House: good foundation, flawed floor plan

I haven’t had the chance to sit down and read a good novel for quite some time. Well, one book hot off the presses is House, a collaborative effort by Frank Peretti and Ted Dekker, Christian fiction’s two most popular authors (Peretti much more deservedly so). Affected by all the hype, I purchased the book and read it last Saturday. Here’s a description of the plot:

In rural Alabama, two couples find themselves in a fight for survival. Running from a maniac bent on killing them, they flee deep into the woods and seek refuge in a house. They soon realize the killer has purposely lured them to this house and that they are now trapped. As they huddle around an old fireplace, a tin can falls through the chimney. Scrawled on its side is a message from the killer, establishing his House Rules. He claims he has killed God and will also murder them as well, unless they kill at least one of themselves. They have less than 12 hours to find a way to survive. At sunrise the game is over and everyone dies if the killer’s demands aren’t met. What they quickly learn is that the only way out…is in. But going further into this house—where unknown challenges await them—is equally deadly. The characters come to realize that the house, while real, mirrors their own heart and soul…and unless each can defeat the evil within, the evil in the house will surely claim them.

Technically, this is the first book I’ve read that squarely goes in the horror genre. It’s an appropriate approach considering the subject matter (or so I think), even though there are a few sadistic parts that made me squirm and even a little sick. Peretti’s trademarks are all over the story. In fact, if Dekker’s name hadn’t been on the cover, I wouldn’t have thought he was involved at all.

The narrative is designed to show how sin lies within each human heart. I believe it is a point well worth making. Salvation isn’t amazing if we don’t truly understand how bad the bad news really is. For years, I didn’t understand the depth of my own depravity and thus wasn’t all that amazed by grace. So I’m thankful for the message of House. It’s not very often you see human depravity displayed from a Biblical standpoint, even by most Christians. Peretti and Dekker drive home the truth that evil is not just about sins, it’s about the heart. It’s not just what you do, it’s who you are that is the problem. This point is made almost flawlessly. I say “almost” because there are a couple short sentences that slip into humanistic, “free will” thinking—i.e., you have to change who you are. The biblical standpoint is that we cannot change who we are, and that it’s not the choice of a supposed “free will” that saves us but the free grace of God. However, the overriding theme of depravity has a strong doctrinal foundation. And considering Dekker’s semi-Pelagian theology (as revealed in his other books) this is quite an accomplishment.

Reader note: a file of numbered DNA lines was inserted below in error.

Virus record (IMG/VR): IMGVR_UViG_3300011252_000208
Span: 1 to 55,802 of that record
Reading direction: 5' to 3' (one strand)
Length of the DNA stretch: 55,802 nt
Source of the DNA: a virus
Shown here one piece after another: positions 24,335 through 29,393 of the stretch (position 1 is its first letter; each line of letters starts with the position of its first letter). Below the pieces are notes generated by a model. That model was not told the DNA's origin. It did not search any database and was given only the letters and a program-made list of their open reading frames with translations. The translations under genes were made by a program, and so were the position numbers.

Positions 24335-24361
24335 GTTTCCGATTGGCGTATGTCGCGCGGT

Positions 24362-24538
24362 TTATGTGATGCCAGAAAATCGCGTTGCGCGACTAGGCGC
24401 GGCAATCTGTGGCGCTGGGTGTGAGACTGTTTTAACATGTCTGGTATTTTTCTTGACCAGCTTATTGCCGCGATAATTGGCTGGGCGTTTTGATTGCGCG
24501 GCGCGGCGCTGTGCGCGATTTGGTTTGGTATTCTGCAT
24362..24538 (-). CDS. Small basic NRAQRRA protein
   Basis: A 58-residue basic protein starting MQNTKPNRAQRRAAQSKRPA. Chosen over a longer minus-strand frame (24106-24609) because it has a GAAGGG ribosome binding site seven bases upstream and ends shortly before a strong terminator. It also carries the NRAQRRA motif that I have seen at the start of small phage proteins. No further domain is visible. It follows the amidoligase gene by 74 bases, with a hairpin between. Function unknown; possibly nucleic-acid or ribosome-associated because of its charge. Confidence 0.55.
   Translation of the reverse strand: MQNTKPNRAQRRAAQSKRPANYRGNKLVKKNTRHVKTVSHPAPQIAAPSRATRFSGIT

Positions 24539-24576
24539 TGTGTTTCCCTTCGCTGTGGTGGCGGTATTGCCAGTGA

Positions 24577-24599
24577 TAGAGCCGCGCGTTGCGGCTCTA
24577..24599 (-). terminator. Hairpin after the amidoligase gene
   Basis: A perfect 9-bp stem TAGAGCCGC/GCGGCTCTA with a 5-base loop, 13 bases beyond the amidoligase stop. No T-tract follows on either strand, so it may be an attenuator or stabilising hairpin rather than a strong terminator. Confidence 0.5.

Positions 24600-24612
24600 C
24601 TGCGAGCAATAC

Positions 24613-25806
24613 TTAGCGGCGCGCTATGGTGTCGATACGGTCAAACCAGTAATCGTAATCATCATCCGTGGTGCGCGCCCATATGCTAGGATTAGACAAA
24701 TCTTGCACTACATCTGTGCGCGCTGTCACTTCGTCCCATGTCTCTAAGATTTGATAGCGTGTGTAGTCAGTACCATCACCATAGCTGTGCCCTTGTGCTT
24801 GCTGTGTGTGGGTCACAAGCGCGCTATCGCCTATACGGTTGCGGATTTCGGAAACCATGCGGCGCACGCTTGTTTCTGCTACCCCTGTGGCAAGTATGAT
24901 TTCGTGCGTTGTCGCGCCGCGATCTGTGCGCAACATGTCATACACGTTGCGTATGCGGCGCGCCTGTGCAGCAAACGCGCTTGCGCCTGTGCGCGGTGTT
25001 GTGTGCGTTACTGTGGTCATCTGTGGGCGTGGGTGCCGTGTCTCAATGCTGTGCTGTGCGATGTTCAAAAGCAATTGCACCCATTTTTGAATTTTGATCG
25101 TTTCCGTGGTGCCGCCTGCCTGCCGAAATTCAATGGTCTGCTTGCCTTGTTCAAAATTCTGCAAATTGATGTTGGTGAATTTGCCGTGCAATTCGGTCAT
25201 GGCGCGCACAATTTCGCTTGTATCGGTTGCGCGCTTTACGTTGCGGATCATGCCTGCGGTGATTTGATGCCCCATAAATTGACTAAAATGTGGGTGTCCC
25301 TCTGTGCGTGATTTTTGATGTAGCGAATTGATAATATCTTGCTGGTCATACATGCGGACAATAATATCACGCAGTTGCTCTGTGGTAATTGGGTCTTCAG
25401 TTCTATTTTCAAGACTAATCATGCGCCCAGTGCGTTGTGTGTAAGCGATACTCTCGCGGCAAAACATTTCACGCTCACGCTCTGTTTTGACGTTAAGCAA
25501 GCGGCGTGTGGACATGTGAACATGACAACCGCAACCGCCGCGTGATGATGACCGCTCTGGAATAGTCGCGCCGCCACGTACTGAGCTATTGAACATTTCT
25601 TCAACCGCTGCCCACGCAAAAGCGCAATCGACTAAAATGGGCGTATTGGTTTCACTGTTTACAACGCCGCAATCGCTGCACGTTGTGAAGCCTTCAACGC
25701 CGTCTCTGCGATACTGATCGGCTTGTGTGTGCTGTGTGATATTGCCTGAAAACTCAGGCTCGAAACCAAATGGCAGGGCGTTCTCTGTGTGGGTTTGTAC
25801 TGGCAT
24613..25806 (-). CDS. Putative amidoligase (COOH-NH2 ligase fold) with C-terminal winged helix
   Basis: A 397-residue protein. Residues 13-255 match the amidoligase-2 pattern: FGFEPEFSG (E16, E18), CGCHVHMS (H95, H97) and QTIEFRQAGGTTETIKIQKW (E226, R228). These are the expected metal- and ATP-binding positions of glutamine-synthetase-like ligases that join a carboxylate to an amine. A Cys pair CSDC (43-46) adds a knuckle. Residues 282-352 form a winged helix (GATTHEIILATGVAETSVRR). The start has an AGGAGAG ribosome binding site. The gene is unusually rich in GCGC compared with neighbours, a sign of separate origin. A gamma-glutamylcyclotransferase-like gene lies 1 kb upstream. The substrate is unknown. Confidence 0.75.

That being said, the story as a whole is a disappointment. It starts out fabulously. I was hooked from the first page. Unfortunately, the book degrades in quality as the story progresses. Halfway through, I was tempted to put the book down without finishing it—something I’m almost never tempted to do. At that point, there isn’t really a plot as much as there is just running around the house for two hundred pages. And I’m pretty liberal when it comes to allowing a lot of suspension of disbelief in a story, but plot elements in this book went from weird to bizarre to just plain stupid, to the point that I didn’t believe what I was reading. True, everything is explained in the end, but not before the story loses too much credibility. It also didn’t help matters that a couple of the plot elements directly copied those of Peretti’s book Nightmare Academy.

House is already being made into a movie, which will be released sometime next year. Of all Peretti’s novels, I’m not sure why they’re wasting film stock on this one. I’d rather see The Oath made into a movie (even though House does a better job of illustrating the doctrine of original sin).

“The only way to win is to lose. The only way out is in.” I’ll admit, that’s a great tag for the storyline, with deep theological implications. Too bad the story doesn’t match the strength of its theology.